Fanfare For The Common Man

Album: not on an album (1942)
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  • Aaron Copland composed the triumphant percussion and brass piece "Fanfare For The Common Man" to rally Americans after the nation's entry into World War II. He was commissioned by Eugene Goossens, conductor of the Cincinnati Symphony Orchestra, to write the anthem for the 1942-43 concert season, which would feature 18 fanfares by American composers (an idea he originated during World War I with British composers).

    Copland was influenced by a speech from US Vice President Henry A. Wallace, who stated at the Free World Association in New York City: "I say that the century on which we are entering, the century which will come out of this war, can be and must be the century of the common man."

    If anyone deserved a fanfare, Copland thought, it was the common man, "who was doing all the dirty work in the war and the army." He wrote the brief instrumental (less then four minutes) in a rented cottage at the Dellbrook Estate in Oakland, New Jersey.
  • This premiered on March 12, 1943, a much-needed boost to every common man who was busy doing his income taxes.
  • The anthem's popularity endured far beyond the war, adding notes of drama and triumph to sporting events like the 2012 Olympic Games in London, and introducing concerts from Bob Dylan to the Rolling Stones. In 2014, the New York Philharmonic also performed it at the dedication of the 9/11 Memorial and Museum in Manhattan.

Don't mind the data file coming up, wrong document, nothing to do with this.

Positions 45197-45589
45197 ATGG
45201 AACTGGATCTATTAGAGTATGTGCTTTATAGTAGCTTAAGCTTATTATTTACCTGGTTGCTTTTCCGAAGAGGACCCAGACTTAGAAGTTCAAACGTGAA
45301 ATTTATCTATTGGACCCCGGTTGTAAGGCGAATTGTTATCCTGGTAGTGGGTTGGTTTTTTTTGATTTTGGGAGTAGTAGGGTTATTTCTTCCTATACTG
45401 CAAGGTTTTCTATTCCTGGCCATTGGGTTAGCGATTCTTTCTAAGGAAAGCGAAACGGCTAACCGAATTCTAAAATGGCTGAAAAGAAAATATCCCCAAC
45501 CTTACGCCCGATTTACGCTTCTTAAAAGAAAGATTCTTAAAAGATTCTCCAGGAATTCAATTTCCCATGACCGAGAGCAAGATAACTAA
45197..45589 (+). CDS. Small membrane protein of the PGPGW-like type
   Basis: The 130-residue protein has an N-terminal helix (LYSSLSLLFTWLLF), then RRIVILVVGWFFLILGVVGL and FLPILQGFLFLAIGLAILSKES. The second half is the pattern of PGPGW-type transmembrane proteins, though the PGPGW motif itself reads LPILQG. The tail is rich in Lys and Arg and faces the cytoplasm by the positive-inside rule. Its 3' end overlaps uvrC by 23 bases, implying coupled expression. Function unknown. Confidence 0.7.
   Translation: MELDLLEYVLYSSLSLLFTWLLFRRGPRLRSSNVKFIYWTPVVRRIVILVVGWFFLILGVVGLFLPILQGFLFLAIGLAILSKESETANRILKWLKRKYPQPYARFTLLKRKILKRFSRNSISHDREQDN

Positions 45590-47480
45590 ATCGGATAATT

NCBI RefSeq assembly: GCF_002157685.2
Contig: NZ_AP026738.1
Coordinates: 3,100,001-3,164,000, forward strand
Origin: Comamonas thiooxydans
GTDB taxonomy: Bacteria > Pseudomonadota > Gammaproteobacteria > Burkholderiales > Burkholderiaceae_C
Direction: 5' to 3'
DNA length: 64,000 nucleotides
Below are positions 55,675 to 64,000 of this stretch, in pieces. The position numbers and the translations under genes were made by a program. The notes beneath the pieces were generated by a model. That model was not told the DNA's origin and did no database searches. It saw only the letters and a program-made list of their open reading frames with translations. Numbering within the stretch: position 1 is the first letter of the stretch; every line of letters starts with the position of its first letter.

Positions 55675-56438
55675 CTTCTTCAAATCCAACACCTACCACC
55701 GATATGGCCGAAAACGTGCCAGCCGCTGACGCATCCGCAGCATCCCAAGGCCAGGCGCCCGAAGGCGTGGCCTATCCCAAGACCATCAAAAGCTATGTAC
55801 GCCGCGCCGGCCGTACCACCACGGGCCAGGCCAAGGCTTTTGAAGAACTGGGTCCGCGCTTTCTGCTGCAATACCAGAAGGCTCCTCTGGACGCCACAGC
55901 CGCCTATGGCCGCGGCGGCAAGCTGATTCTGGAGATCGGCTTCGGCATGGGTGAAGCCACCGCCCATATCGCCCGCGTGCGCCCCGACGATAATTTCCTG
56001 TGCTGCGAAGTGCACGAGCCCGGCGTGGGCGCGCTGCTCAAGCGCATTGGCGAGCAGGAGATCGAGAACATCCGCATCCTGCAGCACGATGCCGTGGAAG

• In 1977, Emerson, Lake & Palmer re-envisioned this as a keyboard-driven rock anthem on the album Works, Volume 1. Their version peaked at #2 on the UK chart. Styx also has a guitar-fueled rendition as part of their Movement For The Common Man suite on their self-titled debut album (1972).
  • In 2008, this served as the wake-up music for the crew of the space shuttle Endeavor, chosen by mission pilot Eric Boe, and again in 2011 for the Atlantis crew embarking on the final Space Shuttle mission.
  • John Williams' classic 1978 Superman theme shares a similar horn melody to the fanfare, which is often cited as an influence.


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